COLUMBIA -- While coach Steve Spurrier has complained about the process, the University of South Carolina's special admissions committee has given the football coach's recruits a lot of consideration and approved a large number of them in his three years at the school.
"That'd be accurate,'" Provost Mark Becker said Monday.
Spurrier's first three recruiting classes include 63 special admits -- 84 percent of the players admitted -- according to figures supplied by the athletic department. NCAA rules allow Division I programs to bring in 25 players each year.
Spurrier's first class featured 23 special admits. There were 22 in 2006-07 and 18 in 2007-08. The latter number could go up if any players enroll in January, said Val Sheley, senior associate athletic director.
Overall, USC has approved 65 students for special admits this year, with several cases pending, spokesman Russ McKinney said. There were a total of 74 special admit applications in a freshmen class of 3,650 to 3,700.
Under a policy set by the faculty senate, the number of special admits is capped at 100 each year, McKinney said. He said about half of the special admits annually are athletes.
Special admits are students not accepted under the regular admission guidelines but who possess "a special performance talent" in athletics as well as music or dance, Becker said.
In a telephone interview, Becker went over USC's admissions procedure in detail while saying he could not discuss any specific student because of federal privacy laws.
Becker declined to talk about Spurrier's comments Sunday in which he raised the possibility of leaving if the process wasn't changed.
"Anything between the coach and I, the coach and I will deal with between the two of us," Becker said.
The admission department deals with most applications. Anyone denied admission can appeal to the special admissions committee, which consists of four faculty members. If that committee denies the appeal, a student can make one final appeal to the provost.
"The buck stops with me," Becker said.
Becker said the special admissions committee acts within two to three weeks on any applicant and that he tries to decide on appeals "within a matter of days whenever possible."
In all cases, the appeals go through the department the student is seeking to join, such as athletics for an incoming recruit.
But the process isn't always quick or easy, Becker said, which is the component that concerned Spurrier.
The admissions department cannot make its decision until USC has received an athlete's official transcript and official SAT or ACT score. The school cannot accept faxed transcripts, Becker said.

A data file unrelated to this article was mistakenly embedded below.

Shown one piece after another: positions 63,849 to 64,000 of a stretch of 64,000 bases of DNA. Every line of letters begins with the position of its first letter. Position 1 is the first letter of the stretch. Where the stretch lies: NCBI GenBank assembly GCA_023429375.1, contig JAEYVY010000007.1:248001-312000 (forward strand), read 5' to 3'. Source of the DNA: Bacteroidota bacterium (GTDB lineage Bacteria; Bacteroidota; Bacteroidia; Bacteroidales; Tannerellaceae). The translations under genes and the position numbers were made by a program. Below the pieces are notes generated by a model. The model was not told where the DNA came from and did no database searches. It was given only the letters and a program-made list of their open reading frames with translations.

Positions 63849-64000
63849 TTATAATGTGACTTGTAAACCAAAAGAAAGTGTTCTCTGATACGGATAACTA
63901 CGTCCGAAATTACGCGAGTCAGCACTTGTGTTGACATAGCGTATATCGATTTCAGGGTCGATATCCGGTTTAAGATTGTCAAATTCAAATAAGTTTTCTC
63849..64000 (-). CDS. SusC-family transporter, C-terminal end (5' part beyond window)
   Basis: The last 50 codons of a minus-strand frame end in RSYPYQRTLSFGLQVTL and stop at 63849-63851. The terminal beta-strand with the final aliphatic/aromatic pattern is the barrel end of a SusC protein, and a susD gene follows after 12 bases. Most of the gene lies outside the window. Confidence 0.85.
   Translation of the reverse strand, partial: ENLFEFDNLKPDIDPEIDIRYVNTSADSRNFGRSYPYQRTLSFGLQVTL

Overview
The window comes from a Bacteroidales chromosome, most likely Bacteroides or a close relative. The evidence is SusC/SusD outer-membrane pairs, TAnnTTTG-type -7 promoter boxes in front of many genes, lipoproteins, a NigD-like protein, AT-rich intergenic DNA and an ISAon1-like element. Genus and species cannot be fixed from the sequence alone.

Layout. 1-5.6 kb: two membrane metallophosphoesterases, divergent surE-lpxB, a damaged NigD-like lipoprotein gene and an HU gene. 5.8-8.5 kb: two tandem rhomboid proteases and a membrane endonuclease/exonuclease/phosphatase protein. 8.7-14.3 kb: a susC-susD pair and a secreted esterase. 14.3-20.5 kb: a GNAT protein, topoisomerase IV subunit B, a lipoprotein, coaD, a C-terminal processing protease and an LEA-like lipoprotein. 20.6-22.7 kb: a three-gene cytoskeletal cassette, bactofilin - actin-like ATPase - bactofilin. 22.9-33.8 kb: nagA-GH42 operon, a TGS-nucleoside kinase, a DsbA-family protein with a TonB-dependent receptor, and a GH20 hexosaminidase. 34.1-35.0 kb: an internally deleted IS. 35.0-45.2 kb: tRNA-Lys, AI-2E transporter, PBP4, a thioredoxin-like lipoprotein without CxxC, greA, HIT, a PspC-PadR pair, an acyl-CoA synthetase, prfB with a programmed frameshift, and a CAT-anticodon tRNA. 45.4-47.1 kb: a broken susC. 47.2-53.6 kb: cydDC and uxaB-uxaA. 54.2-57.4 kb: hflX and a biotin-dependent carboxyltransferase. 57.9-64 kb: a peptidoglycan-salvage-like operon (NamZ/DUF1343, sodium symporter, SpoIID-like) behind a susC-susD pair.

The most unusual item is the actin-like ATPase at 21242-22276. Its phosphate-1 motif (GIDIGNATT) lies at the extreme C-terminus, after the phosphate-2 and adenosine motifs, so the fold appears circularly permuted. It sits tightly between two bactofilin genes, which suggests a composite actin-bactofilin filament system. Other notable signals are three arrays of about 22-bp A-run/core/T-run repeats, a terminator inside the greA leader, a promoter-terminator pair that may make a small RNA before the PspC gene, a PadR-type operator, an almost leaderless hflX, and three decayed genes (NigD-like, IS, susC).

That, Becker said, isn't always easy. There can be problems getting the information from high schools, prep schools or junior colleges. There can also be problems with the SAT or ACT. If an athlete takes it in the summer, that delays the process, Becker said.
There is also a litany of other issues that can slow the special admissions committee's work. Becker said that can include such things as an athlete who changed high schools with "some frequency," enrolled in a "large number" of correspondence courses, has taken the SAT or ACT several times or has had "wide swings" in scores.
In the latter case, the testing company can take six to eight weeks to investigate the matter, Becker said.
The special admissions committee meets frequently, setting its schedule at least two months before football's national signing period begins in February.
Spurrier complained that he didn't know how the process "drug into the first week of August." The special admits committee denied the application of football recruit Arkee Smith in late July, and his appeal of that denial was rejected late last week just before USC began preseason practice Saturday.
"This is not an adversarial process," Becker said "All I can tell you is the committee considers every file when they receive the complete and full information."
Becker said the process "generally works well," but that he and athletic director Eric Hyman have been working for several months to refine it.
Becker said they have examined what other schools do to see if there are ways to make sure the admissions department receives all the information as early as possible from the athletes or their schools.
Becker said he wasn't sure how quickly any changes would be implemented.
"All I can tell you is we hope to have them done before the next recruiting season," he said. "We've got meetings scheduled between athletics and my office. We're going to try to do it as well as we can in a timely manner."
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